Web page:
Beyond Bottles

– The Future of Polyester

This year’s Focus Topic “Beyond Bottles” highlights the importance of alternatives to PET recycling – in particular with regard to upcoming legal regulations and circular economy principles. Considering the variety of polyester types, micro-plastics and the increasing need to replace PET with alternative raw materials, the branch is now facing major challenges. Solutions to this could include an increase in textile-to-textile recycling, along with polyester alternatives from food waste and the increased deployment of natural fibers.

The incoming legislation is to loop waste drinks bottles back into new ones. This will lead to a shortage of feed-stock of rPET, one of the cornerstones of the apparel industry. The big soft-drinks brands had claimed that the drinkers regarded recycled plastic as contaminated, but the newer Gen Z have complete faith in the technology. The EU Green Deal (and the New York Fashion Sustainability & Social Accountability Act) are tuned to Circular Economy principles – the mainstays of which are:

  1. To keep the original product going for as long as possible
  2. Eliminate waste & harmful chemicals from the process
  3. To regenerate both new business systems & nature

The first is to encourage Eco-Design: designing for repair & integrating recycled materials, as well as end-of-life of the product; the second is more Due Diligence + the Digital Product Passport; the last is both better materials and new business models (like Rental, Resale, Servicing). In support of this will be a Green Claims section on misleading messaging.

The primary objective is to reduce the amount of (repeated) consumption – we need to take care of resources before either they run out or extracting them creates worse. PD/ FFF/ FTS are set up to produce quality conversations that will raise the standards of the industry – however there has been much talk & not enough action.

Key learning is that there is not an ideal solution for everyone to follow – yet; hence more attention needs to be paid to possible solutions. There is not time to wait for the best solution to be developed (if we are going to avoid the Climate Crisis). As an industry we must proactively search for better. We must push for something at scale & as waste is reprocessed closer to home there should be greater adoption of the 4th Industrial Revolution (as more product is made nearby). There is a need for more diversity of solutions as well. Alec Leach is known for asking a brilliant set of questions in The World Is On Fire But We’re Still Buying Shoes: how many brands can answer these accusations of apparel companies.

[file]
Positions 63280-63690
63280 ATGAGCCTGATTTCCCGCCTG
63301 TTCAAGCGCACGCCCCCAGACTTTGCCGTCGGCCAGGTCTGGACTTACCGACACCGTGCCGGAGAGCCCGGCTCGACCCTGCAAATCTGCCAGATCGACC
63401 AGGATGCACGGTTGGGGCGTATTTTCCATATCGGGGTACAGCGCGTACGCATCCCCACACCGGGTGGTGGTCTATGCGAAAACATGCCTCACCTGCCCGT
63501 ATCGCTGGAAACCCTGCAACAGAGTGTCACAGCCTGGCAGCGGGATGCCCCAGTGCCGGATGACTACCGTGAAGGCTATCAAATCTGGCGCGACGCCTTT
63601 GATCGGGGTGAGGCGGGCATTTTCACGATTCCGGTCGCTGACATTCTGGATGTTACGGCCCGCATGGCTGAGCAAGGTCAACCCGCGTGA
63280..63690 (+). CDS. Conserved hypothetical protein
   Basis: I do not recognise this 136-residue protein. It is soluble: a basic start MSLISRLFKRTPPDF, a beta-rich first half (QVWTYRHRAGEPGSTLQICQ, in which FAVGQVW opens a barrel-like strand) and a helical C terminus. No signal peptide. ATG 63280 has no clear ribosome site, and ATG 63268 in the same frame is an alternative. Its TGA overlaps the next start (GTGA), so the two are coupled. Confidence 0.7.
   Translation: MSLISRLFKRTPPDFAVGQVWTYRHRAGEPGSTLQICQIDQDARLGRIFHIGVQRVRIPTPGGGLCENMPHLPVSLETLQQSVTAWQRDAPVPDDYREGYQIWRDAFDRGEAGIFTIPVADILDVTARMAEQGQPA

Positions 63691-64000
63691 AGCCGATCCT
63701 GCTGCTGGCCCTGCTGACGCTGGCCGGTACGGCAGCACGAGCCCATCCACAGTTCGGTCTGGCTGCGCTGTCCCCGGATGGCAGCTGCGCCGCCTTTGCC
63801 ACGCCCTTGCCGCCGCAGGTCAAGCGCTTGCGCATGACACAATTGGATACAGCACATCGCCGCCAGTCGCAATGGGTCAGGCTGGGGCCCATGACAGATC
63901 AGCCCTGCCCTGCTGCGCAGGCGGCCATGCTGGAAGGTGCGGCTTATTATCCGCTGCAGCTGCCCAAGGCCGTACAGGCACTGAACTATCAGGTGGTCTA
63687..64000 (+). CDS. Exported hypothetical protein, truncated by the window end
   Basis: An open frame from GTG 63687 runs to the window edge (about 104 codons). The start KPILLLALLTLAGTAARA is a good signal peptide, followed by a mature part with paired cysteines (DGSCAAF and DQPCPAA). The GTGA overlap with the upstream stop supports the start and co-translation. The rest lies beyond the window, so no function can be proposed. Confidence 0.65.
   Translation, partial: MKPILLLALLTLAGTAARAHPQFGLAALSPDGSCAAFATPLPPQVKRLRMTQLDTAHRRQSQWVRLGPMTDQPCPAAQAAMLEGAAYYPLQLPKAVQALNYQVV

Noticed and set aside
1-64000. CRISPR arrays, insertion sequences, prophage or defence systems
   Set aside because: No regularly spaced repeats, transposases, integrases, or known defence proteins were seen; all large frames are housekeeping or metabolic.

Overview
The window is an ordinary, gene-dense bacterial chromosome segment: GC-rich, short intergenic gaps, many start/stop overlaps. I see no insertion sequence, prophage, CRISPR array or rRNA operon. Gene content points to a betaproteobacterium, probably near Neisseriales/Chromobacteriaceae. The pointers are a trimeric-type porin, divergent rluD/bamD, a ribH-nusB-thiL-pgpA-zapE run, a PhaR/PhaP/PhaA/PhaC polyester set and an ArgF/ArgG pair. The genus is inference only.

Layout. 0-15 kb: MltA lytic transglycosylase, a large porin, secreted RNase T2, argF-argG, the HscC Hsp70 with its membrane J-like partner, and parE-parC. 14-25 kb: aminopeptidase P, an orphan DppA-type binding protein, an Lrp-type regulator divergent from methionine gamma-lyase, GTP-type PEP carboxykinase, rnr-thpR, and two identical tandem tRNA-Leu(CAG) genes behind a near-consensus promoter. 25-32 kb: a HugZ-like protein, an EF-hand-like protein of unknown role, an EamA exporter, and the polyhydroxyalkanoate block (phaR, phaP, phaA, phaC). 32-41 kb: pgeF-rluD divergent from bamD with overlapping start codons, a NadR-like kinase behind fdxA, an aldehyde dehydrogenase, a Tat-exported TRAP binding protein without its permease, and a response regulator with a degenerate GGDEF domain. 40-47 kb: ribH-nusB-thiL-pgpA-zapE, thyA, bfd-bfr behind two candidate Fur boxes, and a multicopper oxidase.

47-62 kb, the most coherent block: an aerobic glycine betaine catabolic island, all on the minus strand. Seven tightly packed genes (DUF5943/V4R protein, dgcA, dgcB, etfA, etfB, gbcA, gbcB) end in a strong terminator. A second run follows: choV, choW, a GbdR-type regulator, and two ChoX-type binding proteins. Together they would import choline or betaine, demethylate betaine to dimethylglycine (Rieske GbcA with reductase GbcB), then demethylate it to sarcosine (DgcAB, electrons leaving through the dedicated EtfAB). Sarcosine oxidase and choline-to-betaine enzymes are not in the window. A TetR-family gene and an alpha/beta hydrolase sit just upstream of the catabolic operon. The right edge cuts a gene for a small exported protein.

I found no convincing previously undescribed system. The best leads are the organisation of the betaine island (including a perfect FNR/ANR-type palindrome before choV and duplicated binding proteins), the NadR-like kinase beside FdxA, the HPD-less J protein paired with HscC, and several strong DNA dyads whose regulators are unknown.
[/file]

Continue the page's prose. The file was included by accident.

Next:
1. Trash the planet for profit?
  2. Why not responsible for the Supply chain?
  3. Commission manufacture, but absolved of post purchase responsibilities?
  4. Why is good practice only an option?

The leadership of the Outdoor & Sports Industries aims to champion best practice in this area, before regulations come into effect. Associated to this topic are numerous options that need resolution. It is important to also have profit as an undercurrent given the knowledge that technology will advance faster with increased attention to this area. Iterate and learn, repeating the process as needed. Embrace progress over perfection. Kudos to the European Outdoor Group for prioritising technical textiles in the Race to Zero commitment at COP 28. Despite the event's mixed results, it's a positive step forward, placing our industry in crucial discussions.

The Focus Topic opens a host of possibilities as there is more than one type of Polyester: PHA, PHB, PTT, PBT; even Polycarbonate. It has also given rise to the whole of the attention to micro-plastics (& the accompanying misinformation).

The question is increasingly arising: do we need to replace PET as a material type or seek alternative feedstock inputs? Are there more suitable material types for corresponding applications? What might possible end-of-life solutions look like? Is the Textile Industry adequately equipped for these changes with its complex manufacturing processes?

Textile-to-textile recycling will play a crucial role in exploring alternative raw materials, especially in light of upcoming legal regulations and the principles of the circular economy.

However, an increasing number of questions are arising regarding feasibility, especially when it comes to mixed fibres or chemicals of concern (PFAS) that may be contained in the waste material. In the sorting process, the extended use of automation (AI & DPP) will be unavoidable.

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© 2024 Charles Ross

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Exhibitor List March 2024